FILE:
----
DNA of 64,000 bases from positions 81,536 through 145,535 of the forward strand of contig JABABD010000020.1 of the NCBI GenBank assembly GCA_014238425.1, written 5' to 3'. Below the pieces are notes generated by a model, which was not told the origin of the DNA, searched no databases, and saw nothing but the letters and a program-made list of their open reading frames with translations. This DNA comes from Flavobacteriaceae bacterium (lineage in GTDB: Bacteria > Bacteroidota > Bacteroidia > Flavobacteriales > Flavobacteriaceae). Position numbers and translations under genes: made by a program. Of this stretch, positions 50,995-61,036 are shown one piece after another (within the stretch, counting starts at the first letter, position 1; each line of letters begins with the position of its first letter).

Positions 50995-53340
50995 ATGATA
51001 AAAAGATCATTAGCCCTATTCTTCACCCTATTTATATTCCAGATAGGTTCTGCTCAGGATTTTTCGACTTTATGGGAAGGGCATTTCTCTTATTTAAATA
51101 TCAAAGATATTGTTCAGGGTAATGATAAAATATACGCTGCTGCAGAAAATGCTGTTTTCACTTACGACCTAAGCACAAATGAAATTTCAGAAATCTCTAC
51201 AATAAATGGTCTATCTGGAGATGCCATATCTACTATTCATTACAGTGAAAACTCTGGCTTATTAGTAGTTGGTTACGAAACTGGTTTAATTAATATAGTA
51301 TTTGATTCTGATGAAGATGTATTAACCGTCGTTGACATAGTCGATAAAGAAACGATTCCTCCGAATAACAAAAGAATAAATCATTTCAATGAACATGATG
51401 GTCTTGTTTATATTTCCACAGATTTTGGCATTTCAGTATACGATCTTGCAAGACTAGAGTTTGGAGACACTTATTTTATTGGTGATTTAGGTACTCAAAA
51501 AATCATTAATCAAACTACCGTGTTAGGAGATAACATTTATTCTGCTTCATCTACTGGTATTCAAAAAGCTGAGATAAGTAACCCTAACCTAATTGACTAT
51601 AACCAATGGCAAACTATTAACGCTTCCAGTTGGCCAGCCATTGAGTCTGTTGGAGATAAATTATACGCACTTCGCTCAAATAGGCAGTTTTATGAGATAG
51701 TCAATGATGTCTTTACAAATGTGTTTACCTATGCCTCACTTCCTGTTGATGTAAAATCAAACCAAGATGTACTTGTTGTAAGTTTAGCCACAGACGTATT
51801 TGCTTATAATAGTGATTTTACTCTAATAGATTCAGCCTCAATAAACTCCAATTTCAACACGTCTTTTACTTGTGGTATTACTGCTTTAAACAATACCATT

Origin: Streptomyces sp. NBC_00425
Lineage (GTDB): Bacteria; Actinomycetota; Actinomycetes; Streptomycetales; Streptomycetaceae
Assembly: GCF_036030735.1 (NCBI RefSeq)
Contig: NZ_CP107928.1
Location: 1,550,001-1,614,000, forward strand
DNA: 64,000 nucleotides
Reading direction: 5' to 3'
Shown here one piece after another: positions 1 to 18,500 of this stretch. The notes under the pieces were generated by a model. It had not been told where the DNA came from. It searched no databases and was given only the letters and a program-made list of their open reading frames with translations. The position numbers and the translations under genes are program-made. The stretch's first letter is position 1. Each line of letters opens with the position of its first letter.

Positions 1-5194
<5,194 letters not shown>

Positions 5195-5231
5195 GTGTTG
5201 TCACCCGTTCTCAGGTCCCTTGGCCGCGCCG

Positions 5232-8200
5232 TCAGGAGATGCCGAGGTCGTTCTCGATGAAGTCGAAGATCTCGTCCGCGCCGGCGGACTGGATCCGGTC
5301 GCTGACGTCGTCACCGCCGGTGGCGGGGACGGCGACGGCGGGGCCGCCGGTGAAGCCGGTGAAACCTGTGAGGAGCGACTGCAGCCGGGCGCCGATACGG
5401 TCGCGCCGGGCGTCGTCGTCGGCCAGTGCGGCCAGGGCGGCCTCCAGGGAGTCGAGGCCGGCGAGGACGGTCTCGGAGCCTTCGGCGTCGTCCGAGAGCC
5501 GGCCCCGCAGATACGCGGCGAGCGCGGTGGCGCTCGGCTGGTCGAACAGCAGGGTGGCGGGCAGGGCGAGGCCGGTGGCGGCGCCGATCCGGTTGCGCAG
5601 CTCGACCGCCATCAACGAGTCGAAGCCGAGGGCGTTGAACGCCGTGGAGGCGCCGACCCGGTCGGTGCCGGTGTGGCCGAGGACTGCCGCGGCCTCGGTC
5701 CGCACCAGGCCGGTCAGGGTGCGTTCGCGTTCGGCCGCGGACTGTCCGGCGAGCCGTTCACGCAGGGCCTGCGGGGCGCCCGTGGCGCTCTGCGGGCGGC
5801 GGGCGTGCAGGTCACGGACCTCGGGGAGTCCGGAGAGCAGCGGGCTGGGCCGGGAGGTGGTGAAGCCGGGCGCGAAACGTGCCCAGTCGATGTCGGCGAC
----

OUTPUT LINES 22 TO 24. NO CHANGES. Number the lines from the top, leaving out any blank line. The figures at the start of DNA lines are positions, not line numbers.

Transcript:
<5,194 letters not shown>

Positions 5195-5231
5195 GTGTTG